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THE MASS STRIKE by L. Marcus (Lyndon LaRouche)

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movement. From that point on, as the movement throws up its representative leading bodies, the weight of conscious political leadership--or misleadership--increases; the conscious factor in the struggle tends to determine, in increasing proportion, the ultimate victory or defeat of the movement as a whole.

As the first mass strike manifestation alerts the ruling class to this new threat to its power, the rulers begin to prepare countermeasures which demand increasingly better coordination and leadership of the movement as a whole. Already, in the Columbia situation, there have been numerous instancies in which emergent political leaders have made decisions without which the movement would have collapsed or been seriously set back. As the movement develops, ventures on new phases, the role of leadership will increase. For example, the super-activists can become the happy-hunting-ground for police entrapment. The infiltration police agent says, "I have a can of gasoline; let's burn down a hall. " The ultra-anarchists say, "Yeah, man, " and then the waiting red squad outside steps in to announce, "You're all busted. "

The adventurer mindlessly tries to "electrify the masses." He reflects this by his anti-intellectualism, his hostility to the process of developing theory and program--"What wet need is not talk, but action, " such people contend. They do not understand that masses will not move until the way for decisive action has been prepared by clarity on issues of program, that mass force must begin to assimilate an appropriate program, must be won to agreement with its leading demands, before vanguard mass action should be launched in behalf of those demands.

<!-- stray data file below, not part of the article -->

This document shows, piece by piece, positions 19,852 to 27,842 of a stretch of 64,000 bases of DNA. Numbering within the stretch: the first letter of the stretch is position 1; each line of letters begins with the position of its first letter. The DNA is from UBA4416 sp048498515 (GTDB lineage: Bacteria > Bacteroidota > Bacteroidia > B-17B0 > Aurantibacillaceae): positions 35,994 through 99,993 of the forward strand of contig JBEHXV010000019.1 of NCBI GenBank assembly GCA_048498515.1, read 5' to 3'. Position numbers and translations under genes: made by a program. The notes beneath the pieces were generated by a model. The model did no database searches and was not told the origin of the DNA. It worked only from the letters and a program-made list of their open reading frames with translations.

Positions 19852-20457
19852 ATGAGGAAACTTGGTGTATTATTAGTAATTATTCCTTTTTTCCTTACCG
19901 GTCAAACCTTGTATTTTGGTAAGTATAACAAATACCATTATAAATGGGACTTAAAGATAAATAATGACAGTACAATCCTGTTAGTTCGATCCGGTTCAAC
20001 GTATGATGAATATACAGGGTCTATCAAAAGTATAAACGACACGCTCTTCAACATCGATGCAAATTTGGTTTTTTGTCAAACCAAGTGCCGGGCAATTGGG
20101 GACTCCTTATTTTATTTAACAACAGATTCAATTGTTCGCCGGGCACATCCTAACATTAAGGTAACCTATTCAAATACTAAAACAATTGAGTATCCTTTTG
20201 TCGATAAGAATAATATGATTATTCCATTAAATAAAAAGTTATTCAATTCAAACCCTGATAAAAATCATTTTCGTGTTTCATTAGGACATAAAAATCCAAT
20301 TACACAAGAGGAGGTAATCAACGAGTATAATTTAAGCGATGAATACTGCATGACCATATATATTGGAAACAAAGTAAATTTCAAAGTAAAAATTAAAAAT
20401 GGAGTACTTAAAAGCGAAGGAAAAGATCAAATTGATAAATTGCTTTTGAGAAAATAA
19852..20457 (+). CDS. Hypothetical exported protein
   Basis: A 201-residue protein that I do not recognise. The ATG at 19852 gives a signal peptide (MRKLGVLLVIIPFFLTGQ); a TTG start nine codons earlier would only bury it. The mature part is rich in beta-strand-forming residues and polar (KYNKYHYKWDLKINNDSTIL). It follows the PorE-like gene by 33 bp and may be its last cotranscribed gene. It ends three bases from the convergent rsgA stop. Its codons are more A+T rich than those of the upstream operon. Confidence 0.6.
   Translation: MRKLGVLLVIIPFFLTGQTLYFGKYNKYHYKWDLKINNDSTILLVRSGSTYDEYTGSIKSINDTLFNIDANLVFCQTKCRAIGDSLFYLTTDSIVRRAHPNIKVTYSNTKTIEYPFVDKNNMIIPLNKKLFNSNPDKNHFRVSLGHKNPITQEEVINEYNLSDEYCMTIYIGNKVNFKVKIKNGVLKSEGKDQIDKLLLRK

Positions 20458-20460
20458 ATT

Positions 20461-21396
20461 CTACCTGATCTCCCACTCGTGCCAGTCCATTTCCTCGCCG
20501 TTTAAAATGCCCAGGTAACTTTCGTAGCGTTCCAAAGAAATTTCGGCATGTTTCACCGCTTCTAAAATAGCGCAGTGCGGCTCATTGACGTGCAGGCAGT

The interests of the class as a whole are always reducible to the form of demands for vastly increased productive employment at wage-levels consonant with employment in the most advanced industries. It is only in that way that the material interests of the class as a whole can be fulfilled and, by the resulting increase in per capita wealth produced, the material standard of living of all workers substantially advanced.

Thus, the aspirations corresponding to the general interest of the class as a whole do not appear as the demands of organized workers at the point of production. On the contrary, if the poorer and unemployed workers are members of a racial minority, etc. , the natural tendencies of organized trade unionists at the local point of production are expressed most clearly in outright and latent racism. It is the poorer, unorganized, and other wage-earners whose urgent need for jobs, for better jobs, for a better standard of living, etc., produces a more direct correspondence between their natural aspirations and the general interests of the class as a whole.

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Page last modified on November 29, 2007, at 11:50 PM